An avid hunter, birder, herpetologist and botanist, Ken Brunson knows what makes good wildlife habitat.
He's a huge fan of sandhill plums.
"I'd have to say that plum thickets are the most important habitat found in western Kansas," said Brunson, Kansas Department of Wildlife and Parks non-game biologist. "It's hard to think of a species of wildlife that doesn't utilize it."
Brunson said mammals from mice to mule deer bucks relish the fruit and snack on wild plum leaves in the summer, and may gnaw on plum bark and tips in the winter.
It's an important protective cover for most prairie species year-round.
"They're very important for lesser prairie chickens," said Jim Pitman, Wildlife and Parks small game program coordinator. "It's a lot of shade in the summer. Heat's a big deal for getting chicks to survive. It's a great place for hens to take their broods."
Brunson said many songbirds that winter in Kansas rely heavily on the gnarled tops of plum thickets for protection from the wind and cold.
Bobwhite quail, a species suffering from declining habitat in much of Kansas, rely on plum thickets for protection from the elements and a variety of predators.
"In all of our quail programs we recommend people plant plums," Pitman said. "They're often American plums but they're the same basic structure as sandhill plums."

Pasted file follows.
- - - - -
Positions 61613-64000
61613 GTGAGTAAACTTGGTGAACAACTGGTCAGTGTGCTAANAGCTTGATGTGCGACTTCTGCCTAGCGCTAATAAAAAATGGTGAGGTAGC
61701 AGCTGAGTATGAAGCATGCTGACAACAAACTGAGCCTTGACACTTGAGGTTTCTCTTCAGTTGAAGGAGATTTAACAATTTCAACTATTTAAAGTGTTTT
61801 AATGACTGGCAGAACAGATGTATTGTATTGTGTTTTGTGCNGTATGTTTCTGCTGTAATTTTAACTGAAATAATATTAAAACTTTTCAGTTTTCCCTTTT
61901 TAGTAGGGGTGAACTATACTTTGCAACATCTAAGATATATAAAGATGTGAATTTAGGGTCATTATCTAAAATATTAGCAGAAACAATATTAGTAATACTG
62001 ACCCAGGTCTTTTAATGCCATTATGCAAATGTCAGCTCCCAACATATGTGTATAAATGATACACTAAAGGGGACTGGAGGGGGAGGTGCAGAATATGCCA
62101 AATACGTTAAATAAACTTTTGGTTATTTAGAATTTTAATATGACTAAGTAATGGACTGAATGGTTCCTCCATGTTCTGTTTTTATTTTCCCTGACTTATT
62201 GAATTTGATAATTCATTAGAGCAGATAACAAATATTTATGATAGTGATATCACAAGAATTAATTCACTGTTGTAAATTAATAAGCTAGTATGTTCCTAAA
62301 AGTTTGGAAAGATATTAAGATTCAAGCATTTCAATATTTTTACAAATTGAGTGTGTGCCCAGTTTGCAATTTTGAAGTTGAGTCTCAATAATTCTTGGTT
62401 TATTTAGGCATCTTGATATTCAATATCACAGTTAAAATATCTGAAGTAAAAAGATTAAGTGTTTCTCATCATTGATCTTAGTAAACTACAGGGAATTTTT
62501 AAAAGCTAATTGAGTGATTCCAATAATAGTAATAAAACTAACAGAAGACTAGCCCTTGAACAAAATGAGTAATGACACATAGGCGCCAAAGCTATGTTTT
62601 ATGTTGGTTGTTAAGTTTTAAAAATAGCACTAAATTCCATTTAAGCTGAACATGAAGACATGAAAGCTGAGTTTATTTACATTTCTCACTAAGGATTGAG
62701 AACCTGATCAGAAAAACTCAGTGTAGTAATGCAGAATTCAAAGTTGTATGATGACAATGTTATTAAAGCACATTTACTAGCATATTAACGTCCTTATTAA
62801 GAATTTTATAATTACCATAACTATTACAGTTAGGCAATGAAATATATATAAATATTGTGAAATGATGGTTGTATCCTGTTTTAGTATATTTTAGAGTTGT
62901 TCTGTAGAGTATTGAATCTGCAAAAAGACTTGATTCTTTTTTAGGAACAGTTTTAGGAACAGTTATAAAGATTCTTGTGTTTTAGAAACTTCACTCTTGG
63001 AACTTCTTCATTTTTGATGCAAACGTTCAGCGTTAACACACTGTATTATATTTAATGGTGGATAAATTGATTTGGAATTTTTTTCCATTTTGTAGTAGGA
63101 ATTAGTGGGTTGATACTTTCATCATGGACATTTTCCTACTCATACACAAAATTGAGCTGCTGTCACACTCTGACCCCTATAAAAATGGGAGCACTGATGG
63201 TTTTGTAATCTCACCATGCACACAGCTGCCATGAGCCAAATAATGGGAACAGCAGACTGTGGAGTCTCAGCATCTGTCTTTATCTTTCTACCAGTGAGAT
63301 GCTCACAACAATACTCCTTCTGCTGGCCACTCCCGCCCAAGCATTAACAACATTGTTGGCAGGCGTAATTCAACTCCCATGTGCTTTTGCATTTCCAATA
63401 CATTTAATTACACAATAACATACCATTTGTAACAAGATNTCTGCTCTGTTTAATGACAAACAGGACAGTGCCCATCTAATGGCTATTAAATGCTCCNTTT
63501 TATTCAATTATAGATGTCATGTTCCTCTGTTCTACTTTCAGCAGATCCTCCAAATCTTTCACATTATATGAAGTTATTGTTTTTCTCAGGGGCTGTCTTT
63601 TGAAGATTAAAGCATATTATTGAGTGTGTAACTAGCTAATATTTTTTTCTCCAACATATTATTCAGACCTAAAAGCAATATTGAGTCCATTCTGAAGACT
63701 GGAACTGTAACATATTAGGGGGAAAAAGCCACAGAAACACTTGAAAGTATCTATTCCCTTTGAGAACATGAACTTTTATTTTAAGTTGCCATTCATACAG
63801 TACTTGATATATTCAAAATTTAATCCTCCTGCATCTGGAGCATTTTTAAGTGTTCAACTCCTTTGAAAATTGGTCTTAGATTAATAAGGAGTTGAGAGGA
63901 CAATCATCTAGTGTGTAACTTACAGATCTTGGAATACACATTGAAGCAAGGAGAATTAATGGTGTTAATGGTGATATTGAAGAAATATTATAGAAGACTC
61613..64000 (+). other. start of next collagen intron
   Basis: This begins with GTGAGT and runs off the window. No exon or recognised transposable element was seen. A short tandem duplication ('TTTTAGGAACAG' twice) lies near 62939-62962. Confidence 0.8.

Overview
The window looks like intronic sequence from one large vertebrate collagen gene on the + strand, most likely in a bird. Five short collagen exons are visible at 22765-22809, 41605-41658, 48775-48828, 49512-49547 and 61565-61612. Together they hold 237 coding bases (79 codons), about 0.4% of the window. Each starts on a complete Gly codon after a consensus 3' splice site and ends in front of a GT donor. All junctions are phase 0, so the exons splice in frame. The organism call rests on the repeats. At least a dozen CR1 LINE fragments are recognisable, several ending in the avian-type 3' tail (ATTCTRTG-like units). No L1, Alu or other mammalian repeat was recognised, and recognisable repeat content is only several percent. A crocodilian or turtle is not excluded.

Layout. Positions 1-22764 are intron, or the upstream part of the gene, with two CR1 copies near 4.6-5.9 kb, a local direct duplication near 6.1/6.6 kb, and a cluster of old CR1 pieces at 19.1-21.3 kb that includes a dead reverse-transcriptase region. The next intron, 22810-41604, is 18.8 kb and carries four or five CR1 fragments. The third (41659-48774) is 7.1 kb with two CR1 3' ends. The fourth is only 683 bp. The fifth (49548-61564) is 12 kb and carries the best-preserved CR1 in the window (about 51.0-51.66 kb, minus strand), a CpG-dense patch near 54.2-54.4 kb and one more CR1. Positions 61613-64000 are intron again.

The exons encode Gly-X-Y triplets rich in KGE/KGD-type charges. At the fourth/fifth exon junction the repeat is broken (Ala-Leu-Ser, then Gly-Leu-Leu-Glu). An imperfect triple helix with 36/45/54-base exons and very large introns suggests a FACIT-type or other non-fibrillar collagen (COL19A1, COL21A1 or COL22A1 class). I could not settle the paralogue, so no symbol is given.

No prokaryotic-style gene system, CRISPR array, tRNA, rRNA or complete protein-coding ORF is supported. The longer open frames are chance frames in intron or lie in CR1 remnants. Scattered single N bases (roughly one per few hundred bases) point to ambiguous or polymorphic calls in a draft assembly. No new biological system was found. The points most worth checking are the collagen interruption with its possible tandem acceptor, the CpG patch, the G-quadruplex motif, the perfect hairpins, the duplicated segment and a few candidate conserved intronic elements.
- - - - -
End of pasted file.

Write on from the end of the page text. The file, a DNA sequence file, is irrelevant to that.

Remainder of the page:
And Brunson can attest to the quality of habitat plum thickets provide to some insects.
"My worst case of chiggers was associated with a plum thicket out by Webster Reservoir," said Brunson, an admitted addict to sandhill plum jelly. "That was bad, really bad."
Picking facts — Some key things to know about the legalities of plum-picking:
* It is legal to pick wild sandhill plums on any lands owned or managed for wildlife by the Kansas Department of Wildlife and Parks.
Regular entry permits are needed to access state parks.
* It is legal to gather plums from within most road ditches in rural Kansas.
"As long as they're complying with laws about parking on roadways and not crossing on to private property it should be legal," said Capt. Wayne Baughman, Reno County Sheriff's Department. "They have to get permission before crossing a fence on to any private property. We suggest they have written permission."
* It is illegal to gather sandhill plums or any other sort of plant from the Quivira National Wildlife Refuge.
Bounce in your step — Raised deep in the Flint Hills, Jane Laman's been picking wild plums for most of her 79 years.
While she once focused on making jelly, now she mostly makes Plum Bounce.
It's billed as a sweet sauce for ice cream, but Laman and many friends enjoy sipping the brandy-like brew that carries a significant kick.
It's equal parts of sugar, plums and vodka. Made in a jar with a tight lid, the bounce is lightly shaken every few days over a five-week period to help the sugar dissolve.
Laman got the recipe from a Christmas present cookbook while in high school in the mid-1940s.
"I remember that year I got three things — new spurs, a shotgun and that cookbook," Laman said. "When I was young I used the spurs and shotgun the most. Now I use that old cookbook. It's held together with rubber bands."